I give Charlie a tremendous amount of credit because, you know, not even 60 days on the job, he led the campaign with Ariana Grande to deliver a #1-selling single and album. He led the charge, and a lot of people would not go into the project thinking, “Hey, let’s go for number one; let’s hit this thing out of the park” right out of the gate. It’s that kind of management style that is great for us. It’s somebody that is a B-12 shot into the company. You felt a difference immediately, and he’s a franchise player, no question about it.

Can you say a little about working with Michele Anthony and Lucian Grainge?
I love Michele. She also comes from the Sony system, and as a chief lieutenant, and for I guess what was nearly two decades, that place was humming. She’s a triple threat, because she’s got legal chops, she knows how to run a successful business and she’s adored by the artist community. I love her passion, her obsession. She’s dynamite.

Then there’s Barry Weiss, who’s a great record man who truly understands the dynamics of running a label.

Lucian is our fearless leader, and he leads by example. He’s creating a fully integrated music company. His management style is balanced by the way he empowers his senior staff, so they can operate with a degree of independence and autonomy. He offers so much support to artists and executives alike, and that’s created a tremendous sense of loyalty and respect.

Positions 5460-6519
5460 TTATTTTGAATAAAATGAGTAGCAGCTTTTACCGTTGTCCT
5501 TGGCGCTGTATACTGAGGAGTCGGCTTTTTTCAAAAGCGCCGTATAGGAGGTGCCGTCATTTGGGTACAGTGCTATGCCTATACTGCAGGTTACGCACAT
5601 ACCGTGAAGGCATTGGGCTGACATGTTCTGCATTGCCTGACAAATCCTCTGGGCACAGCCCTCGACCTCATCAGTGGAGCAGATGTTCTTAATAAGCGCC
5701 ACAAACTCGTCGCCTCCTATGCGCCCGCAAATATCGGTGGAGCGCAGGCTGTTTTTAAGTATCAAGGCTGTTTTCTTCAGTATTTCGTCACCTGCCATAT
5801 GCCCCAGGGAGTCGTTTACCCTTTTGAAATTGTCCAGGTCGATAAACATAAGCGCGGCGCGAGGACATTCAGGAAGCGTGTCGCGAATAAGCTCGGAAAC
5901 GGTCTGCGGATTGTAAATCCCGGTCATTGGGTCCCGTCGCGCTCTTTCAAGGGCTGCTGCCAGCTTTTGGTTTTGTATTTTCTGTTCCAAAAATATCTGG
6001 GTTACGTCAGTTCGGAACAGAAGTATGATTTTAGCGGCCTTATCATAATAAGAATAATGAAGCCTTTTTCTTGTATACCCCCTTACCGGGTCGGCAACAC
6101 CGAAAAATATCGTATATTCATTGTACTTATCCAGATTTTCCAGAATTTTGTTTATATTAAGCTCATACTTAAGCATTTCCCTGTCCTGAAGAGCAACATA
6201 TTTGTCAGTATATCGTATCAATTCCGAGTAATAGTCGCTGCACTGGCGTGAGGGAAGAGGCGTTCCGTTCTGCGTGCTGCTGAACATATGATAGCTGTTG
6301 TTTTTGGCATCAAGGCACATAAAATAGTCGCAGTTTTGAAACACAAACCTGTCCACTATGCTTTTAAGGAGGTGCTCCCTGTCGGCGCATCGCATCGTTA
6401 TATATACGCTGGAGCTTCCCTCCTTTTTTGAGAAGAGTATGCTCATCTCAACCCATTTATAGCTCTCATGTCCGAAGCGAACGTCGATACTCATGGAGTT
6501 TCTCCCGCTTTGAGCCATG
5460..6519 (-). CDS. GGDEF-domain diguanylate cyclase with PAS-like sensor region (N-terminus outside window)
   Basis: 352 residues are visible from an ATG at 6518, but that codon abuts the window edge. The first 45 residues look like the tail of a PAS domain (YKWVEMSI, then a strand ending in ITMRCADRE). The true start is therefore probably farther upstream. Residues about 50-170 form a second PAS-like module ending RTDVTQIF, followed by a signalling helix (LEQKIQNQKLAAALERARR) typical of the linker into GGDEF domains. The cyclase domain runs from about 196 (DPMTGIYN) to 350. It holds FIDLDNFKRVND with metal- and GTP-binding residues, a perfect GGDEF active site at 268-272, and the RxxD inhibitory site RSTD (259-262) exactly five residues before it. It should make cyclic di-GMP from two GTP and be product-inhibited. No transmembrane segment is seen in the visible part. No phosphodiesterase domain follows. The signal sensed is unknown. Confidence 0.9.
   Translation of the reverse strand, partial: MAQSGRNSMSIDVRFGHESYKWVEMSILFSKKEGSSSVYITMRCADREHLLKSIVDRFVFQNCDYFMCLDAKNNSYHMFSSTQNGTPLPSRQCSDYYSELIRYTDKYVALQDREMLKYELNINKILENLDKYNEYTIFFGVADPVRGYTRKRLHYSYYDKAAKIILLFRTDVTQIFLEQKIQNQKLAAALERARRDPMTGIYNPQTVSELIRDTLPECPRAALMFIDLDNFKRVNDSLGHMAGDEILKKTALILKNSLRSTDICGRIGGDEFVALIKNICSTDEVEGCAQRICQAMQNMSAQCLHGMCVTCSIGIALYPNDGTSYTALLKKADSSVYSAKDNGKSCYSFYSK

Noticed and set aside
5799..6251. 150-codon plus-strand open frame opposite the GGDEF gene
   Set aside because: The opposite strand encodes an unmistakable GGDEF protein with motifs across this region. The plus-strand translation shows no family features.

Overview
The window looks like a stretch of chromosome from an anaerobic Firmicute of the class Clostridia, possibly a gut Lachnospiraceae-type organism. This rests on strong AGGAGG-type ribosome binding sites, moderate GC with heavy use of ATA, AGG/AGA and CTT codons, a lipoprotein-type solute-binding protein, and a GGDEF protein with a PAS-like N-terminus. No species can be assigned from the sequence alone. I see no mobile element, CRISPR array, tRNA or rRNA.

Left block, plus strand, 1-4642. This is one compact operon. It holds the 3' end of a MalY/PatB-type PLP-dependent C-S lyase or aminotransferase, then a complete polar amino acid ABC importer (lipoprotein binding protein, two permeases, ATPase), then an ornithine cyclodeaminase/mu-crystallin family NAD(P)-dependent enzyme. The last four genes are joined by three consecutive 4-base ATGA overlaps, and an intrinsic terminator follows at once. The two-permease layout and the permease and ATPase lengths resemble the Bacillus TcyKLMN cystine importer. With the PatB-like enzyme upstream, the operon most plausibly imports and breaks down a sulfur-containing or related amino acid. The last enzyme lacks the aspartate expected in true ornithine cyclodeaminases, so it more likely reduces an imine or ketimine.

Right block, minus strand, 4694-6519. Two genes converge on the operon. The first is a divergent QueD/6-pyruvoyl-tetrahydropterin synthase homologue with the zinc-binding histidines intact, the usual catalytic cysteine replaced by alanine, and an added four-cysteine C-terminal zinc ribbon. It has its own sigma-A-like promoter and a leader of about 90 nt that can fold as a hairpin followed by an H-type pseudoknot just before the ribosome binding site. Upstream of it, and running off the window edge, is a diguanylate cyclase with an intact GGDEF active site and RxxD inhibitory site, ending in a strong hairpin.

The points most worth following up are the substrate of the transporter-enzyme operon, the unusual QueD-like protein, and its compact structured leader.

So when you’re trying to sign a band, who gives you the toughest competition?

To a degree, the competition is good, because it forces each one of us to be better. And with every potential new signing, you also have a sense as to whom you’re going to find yourself going up against. Right now, for Alternative acts, we find ourselves going head to head with Columbia quite a bit. You have to respect what RCA is doing in the Pop world, because they’ve got a tremendous roster. They’ve got a legacy roster, and they’ve done a very good job in terms of keeping it relevant. They’re a force to be reckoned with.

Avery: I would answer that a different way. The toughest competition is not the other labels—it’s the artists themselves. Because it really depends on what an artist’s own goals and aspirations are; there are ways to do it without necessarily having a record label. That said, obviously Interscope, RCA and Columbia are really tough.

Monte: We like the competition. Just like in sports, it raises everyone’s game. There’s a tremendous amount of competitiveness, and at the end of the day, I want everyone to do great; I just want to do better.